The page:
FERAL pigs on Kangaroo Island could be a thing of the past, with an additional $1.19 million being allocated by the state government to help the island eradicate the pest "once and for all".
The extra funding is part of the Local Economic Recovery program - being delivered under the jointly funded Commonwealth-State Disaster Recovery Funding Arrangements.
Primary Industries Minister David Basham said the government had already made significant investment into the $5.25m campaign, which is seen as a once-in-a-lifetime opportunity to eradicate the feral species from the island in the wake of the destructive 2019-20 bushfires.
"Before the bushfires, it was estimated that up to 5000 feral pigs were established on KI, costing farmers and landholders up to $1m a year," he said.
"Following the devastating 2019-20 bushfires, there was a significant reduction in the population of feral pigs, as well as the destruction of their habitat, which has created a unique opportunity to eradicate them once and for all from KI.
"The more than $1m in additional funding will enable a significant expansion of work complementing current activities and enabling aerial culling of feral pigs across KI into 2022 and 2023."
The latest funding announcement follows a successful thermal-camera assisted aerial cull of feral pigs over the winter months - mostly over inaccessible terrain at the western end of the island.
RELATED READING: KI cat fence finished as vision forges ahead
RELATED READING: SE feral pig outbreak quickly controlled
The operation, a national first involving the thermal cameras to locate pigs otherwise hidden to the naked eye, involved 220 hours of flight time, during which 243 feral pigs were destroyed.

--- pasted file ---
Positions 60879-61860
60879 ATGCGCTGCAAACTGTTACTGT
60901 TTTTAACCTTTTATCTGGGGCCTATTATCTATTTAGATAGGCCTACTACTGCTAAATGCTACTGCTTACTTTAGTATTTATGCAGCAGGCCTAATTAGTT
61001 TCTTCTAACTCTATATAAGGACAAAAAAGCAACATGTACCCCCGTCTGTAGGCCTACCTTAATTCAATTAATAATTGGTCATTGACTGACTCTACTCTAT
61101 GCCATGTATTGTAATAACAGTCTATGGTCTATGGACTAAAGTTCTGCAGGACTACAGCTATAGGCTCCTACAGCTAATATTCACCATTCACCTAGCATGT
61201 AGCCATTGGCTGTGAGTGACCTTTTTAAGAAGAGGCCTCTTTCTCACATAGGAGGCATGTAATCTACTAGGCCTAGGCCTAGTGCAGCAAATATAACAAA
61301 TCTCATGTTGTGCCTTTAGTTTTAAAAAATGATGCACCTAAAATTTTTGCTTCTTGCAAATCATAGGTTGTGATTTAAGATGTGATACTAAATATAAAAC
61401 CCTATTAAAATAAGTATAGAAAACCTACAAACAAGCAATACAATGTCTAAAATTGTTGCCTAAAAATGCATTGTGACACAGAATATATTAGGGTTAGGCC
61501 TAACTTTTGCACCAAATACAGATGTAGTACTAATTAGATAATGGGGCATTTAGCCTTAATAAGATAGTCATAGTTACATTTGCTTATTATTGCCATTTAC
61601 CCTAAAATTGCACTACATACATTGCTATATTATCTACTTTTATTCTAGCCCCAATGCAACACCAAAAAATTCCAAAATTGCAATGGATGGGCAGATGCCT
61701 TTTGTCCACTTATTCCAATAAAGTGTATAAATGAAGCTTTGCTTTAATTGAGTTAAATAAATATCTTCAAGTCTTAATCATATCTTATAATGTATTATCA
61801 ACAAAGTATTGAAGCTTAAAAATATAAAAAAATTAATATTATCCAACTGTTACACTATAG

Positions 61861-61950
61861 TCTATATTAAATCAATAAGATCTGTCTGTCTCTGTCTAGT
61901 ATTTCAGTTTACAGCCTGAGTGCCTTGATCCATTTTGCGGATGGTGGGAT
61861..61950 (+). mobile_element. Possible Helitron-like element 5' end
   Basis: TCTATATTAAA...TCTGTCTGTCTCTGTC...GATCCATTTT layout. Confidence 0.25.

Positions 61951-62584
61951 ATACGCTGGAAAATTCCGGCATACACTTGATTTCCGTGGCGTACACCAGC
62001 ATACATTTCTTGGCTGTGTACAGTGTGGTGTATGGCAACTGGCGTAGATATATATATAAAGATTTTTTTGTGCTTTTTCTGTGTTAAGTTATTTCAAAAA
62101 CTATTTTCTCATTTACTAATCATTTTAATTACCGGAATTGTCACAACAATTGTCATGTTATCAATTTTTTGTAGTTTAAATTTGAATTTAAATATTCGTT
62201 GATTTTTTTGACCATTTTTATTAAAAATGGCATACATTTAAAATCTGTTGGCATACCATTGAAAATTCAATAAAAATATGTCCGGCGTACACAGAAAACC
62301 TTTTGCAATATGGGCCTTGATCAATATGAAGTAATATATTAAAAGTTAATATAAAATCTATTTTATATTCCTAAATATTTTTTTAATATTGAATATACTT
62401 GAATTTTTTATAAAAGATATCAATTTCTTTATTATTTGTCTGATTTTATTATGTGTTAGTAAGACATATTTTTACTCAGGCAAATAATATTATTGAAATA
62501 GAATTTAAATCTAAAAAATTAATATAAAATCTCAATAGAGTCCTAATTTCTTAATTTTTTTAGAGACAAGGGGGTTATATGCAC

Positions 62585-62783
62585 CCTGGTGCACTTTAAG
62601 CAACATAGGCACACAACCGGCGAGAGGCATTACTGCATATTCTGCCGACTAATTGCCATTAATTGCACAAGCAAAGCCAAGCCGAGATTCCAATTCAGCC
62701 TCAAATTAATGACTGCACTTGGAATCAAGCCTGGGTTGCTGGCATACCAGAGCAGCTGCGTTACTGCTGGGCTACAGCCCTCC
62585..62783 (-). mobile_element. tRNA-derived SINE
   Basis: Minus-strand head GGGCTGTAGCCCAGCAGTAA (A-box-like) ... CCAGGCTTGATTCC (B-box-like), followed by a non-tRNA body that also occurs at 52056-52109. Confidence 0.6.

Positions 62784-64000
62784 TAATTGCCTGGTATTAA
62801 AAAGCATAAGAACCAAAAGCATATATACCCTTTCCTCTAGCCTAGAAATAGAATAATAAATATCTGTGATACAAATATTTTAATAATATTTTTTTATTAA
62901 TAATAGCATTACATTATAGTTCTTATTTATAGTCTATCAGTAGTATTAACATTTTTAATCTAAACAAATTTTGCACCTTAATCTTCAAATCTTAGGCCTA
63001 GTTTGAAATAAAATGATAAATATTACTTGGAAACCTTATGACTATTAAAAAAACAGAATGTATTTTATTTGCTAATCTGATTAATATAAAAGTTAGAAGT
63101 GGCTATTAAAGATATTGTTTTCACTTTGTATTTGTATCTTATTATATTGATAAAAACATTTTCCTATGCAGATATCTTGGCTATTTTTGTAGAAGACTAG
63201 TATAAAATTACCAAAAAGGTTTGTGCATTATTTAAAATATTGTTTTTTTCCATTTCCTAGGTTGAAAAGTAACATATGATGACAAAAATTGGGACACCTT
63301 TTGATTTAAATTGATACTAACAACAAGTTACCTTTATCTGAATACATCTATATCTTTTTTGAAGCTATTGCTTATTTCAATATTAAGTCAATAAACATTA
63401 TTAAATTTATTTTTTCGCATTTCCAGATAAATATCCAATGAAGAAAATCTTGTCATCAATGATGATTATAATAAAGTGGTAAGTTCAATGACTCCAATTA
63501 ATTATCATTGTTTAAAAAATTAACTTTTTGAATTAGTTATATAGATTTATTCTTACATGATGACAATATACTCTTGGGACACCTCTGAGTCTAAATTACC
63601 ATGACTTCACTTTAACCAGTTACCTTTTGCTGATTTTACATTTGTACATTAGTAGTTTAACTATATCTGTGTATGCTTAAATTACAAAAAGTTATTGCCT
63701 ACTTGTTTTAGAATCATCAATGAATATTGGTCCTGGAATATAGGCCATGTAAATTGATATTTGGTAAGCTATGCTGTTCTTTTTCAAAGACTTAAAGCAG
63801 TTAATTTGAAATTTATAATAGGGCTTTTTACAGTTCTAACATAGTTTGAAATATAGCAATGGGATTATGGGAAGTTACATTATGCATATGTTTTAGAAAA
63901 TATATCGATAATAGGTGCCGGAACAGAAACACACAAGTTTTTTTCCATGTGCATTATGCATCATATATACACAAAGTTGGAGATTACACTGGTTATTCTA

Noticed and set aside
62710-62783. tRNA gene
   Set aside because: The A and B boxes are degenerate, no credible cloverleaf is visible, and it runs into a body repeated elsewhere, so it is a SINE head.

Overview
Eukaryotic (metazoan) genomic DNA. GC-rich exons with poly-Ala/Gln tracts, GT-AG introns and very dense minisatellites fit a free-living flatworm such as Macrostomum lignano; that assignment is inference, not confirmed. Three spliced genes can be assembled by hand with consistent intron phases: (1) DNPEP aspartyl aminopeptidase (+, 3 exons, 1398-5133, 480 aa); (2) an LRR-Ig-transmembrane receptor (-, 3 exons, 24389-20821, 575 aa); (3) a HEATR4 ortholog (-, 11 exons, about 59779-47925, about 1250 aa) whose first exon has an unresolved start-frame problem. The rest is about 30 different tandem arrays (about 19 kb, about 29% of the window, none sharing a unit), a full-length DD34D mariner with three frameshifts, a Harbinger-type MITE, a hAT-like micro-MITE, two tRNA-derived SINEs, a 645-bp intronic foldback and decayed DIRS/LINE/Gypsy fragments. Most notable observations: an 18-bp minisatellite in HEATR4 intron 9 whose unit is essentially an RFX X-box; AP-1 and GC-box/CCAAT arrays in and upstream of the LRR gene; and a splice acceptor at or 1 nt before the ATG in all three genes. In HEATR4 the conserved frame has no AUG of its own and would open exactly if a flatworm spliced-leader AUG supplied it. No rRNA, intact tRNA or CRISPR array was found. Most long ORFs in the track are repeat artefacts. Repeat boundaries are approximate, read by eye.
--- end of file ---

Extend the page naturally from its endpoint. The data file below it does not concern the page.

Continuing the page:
"This was the most intensive aerial cull in SA history and it is now estimated there are less than 200 feral pigs left on the island, which we are now targeting," Mr Basham said.
"Trapping, baiting, ground culls and the aerial cull, which have involved the combined efforts of government agencies, private organisations and the wider community, mean that a total of 777 feral pigs have been destroyed."
Environment Minister David Speirs said the community on the island, including primary producers, public and private conservations land managers and tourism business operators were supportive of this eradication program.
"We know how damaging feral pigs on Kangaroo Island are for our livestock and horticulture industries as well as the environment, which is why we are doing everything we can to eradicate this pest," he said.
"These outstanding results have only been possible due to the co-operative efforts of Livestock SA, Agriculture KI, KI Land for Wildlife, National Parks and Wildlife Service and KI Landscape Board."
Sign up for our newsletter to stay up to date.